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Asset allocation is the practice of balancing risk and reward by splitting a portfolio's assets among different asset classes, usually equities, fixed-income investments, and cash.

Expanded Definition

Asset allocation is premised on the idea that different asset classes have different levels of risk, return, and volatility. By combining them in different ways, an investor can, to some extent, manage that risk while still generating returns.

Equities carry the highest risk as well as the highest return. Fixed-income investment (i.e., bonds and REITs) carry lower risk and moderate return. Cash carries no risk but a negative post-inflation return.

Two things generally influence how an investor chooses to allocate assets: his or her general risk tolerance, and the length of time he or she has until retirement.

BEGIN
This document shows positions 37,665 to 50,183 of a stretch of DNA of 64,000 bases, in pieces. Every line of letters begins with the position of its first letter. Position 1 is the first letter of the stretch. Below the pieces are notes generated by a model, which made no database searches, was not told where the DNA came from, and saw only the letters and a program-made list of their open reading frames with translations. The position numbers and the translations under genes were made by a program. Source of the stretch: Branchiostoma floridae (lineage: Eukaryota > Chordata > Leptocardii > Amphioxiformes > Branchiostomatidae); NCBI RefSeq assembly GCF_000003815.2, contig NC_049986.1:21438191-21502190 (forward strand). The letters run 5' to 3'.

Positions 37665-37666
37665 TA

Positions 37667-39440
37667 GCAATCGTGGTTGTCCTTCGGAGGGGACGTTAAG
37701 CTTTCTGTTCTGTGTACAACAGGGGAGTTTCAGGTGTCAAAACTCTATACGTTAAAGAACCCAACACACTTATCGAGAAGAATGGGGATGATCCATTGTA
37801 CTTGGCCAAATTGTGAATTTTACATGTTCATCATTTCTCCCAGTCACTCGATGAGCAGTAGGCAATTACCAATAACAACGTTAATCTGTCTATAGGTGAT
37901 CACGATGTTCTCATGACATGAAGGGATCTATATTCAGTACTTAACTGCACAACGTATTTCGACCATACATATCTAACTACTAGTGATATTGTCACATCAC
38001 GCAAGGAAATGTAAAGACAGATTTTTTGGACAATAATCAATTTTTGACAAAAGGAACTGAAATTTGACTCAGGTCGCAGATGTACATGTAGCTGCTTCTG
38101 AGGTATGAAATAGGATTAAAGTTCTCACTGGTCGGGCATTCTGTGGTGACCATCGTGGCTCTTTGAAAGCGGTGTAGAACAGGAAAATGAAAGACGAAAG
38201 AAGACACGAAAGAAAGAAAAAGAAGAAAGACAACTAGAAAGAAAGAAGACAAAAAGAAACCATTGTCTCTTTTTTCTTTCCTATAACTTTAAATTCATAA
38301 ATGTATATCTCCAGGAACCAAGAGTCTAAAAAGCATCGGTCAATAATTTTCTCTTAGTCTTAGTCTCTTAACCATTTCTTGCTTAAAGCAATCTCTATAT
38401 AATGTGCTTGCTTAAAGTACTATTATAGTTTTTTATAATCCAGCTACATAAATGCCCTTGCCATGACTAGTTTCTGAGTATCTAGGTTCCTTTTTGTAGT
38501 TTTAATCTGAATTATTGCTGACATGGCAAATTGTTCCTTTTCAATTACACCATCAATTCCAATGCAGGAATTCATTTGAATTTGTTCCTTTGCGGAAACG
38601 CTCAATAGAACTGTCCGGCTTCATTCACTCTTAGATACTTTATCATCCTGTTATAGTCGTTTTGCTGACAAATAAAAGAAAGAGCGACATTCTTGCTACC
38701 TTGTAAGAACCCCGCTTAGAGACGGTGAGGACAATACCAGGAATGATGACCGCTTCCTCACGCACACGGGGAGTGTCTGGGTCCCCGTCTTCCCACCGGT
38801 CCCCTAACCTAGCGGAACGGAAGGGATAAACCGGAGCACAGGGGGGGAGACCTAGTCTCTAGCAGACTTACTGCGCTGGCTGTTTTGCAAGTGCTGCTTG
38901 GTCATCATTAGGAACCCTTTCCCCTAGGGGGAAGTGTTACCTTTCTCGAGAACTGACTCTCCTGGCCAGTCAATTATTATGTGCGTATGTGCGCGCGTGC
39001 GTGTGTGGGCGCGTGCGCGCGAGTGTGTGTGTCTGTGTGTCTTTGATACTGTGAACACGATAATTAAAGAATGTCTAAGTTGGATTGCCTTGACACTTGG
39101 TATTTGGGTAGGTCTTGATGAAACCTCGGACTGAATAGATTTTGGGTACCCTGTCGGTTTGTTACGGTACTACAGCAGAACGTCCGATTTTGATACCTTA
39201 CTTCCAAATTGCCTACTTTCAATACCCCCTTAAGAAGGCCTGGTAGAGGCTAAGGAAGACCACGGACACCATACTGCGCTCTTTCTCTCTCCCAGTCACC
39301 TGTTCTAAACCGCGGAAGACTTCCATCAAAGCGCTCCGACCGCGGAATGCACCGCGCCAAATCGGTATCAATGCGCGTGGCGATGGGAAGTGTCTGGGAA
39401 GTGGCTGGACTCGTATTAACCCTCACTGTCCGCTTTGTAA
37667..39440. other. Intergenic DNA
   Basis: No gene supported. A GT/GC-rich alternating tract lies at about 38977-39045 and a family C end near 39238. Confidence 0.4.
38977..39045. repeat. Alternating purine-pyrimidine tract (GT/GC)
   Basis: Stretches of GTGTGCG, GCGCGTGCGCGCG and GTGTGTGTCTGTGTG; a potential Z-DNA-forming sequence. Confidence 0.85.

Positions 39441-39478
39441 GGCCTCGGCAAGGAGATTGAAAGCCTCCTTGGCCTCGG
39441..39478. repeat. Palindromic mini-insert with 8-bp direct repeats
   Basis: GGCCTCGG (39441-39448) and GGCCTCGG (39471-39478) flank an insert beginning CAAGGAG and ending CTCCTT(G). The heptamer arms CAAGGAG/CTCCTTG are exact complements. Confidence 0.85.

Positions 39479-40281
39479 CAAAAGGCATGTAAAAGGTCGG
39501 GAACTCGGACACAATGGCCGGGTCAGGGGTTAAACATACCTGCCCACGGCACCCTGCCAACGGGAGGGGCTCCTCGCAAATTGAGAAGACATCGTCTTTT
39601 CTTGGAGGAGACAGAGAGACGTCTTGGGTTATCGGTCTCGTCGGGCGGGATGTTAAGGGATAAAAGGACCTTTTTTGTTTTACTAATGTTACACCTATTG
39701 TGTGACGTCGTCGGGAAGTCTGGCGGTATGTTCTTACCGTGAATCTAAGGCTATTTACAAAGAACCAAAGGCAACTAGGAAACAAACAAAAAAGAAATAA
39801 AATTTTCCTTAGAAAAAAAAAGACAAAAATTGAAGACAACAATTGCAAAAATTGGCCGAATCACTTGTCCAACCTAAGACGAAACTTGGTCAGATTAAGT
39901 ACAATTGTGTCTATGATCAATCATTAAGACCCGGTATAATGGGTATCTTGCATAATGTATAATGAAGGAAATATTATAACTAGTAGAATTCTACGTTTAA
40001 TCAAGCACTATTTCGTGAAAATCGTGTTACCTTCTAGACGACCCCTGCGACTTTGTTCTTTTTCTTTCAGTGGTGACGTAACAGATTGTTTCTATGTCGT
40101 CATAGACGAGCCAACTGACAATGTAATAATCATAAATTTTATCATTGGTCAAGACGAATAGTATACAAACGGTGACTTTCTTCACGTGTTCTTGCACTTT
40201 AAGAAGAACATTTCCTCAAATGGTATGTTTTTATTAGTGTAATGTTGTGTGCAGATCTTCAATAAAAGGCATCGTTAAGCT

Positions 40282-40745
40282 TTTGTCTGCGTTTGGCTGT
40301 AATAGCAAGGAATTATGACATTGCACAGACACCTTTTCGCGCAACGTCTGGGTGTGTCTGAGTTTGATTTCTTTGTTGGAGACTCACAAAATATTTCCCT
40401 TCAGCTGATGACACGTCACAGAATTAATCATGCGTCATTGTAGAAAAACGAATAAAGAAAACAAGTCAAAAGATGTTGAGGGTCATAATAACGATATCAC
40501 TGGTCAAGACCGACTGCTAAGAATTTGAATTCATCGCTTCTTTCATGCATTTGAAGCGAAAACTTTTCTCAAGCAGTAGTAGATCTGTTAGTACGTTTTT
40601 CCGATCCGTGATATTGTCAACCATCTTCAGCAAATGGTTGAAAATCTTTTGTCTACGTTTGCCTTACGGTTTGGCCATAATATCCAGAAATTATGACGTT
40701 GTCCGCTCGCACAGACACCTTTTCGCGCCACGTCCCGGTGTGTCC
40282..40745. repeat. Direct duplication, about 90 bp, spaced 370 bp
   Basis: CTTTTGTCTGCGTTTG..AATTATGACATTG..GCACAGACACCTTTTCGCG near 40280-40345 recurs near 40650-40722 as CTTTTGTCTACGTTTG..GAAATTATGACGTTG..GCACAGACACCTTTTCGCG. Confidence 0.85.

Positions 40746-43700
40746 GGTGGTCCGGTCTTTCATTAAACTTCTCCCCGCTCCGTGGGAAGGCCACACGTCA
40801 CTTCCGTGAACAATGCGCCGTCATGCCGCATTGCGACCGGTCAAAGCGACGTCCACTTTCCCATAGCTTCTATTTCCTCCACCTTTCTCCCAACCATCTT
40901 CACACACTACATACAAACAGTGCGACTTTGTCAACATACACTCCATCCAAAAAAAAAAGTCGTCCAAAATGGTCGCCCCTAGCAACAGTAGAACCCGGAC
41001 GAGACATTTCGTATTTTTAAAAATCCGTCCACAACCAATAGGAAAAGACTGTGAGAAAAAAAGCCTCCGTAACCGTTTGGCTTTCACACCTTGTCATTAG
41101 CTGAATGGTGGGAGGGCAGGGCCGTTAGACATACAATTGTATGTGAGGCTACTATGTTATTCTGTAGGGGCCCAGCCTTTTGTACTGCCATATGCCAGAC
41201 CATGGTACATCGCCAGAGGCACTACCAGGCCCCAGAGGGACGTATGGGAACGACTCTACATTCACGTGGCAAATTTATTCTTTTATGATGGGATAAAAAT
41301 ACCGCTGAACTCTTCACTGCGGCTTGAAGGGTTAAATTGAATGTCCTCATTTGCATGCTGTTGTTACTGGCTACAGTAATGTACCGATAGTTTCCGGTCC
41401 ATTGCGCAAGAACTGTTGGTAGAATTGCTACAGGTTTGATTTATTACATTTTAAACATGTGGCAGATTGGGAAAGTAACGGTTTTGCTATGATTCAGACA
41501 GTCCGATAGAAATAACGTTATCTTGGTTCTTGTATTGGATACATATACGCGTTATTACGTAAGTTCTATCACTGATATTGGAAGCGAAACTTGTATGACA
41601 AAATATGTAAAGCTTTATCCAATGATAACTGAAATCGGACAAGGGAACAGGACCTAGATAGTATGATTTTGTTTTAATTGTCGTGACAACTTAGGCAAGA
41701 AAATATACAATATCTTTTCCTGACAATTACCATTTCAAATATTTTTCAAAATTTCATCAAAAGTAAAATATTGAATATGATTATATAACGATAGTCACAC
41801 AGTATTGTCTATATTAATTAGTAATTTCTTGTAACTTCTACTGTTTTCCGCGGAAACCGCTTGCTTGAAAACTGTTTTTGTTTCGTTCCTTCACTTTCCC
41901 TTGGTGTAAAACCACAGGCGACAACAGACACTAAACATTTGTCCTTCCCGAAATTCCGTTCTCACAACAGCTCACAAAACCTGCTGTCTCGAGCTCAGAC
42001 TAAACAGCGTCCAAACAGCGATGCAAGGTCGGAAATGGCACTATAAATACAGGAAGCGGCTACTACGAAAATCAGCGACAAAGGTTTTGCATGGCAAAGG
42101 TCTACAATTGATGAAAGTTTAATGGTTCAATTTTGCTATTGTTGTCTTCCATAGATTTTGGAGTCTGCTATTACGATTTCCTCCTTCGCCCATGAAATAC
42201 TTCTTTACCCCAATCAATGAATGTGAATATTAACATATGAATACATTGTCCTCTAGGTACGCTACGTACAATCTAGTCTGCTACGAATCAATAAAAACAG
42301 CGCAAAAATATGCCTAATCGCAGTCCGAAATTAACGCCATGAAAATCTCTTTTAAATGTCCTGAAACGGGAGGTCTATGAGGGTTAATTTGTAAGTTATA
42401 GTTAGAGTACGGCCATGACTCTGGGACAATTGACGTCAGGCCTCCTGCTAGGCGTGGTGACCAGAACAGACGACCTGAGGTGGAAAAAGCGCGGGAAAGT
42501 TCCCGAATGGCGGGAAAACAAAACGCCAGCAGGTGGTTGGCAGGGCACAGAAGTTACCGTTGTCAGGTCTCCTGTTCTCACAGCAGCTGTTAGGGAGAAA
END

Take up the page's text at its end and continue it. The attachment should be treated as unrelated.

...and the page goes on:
Investors with a higher risk tolerance and/or a longer time horizon generally have a significant portion of their portfolio invested in equities. As they get closer to retirement, the proportion shifts more towards fixed-income investments. Every portfolio, however, has to be crafted for the needs and capacities of the individual investor.

Asset allocation is sometimes confused with diversification, which focuses on buying equities with substantially different characteristics.

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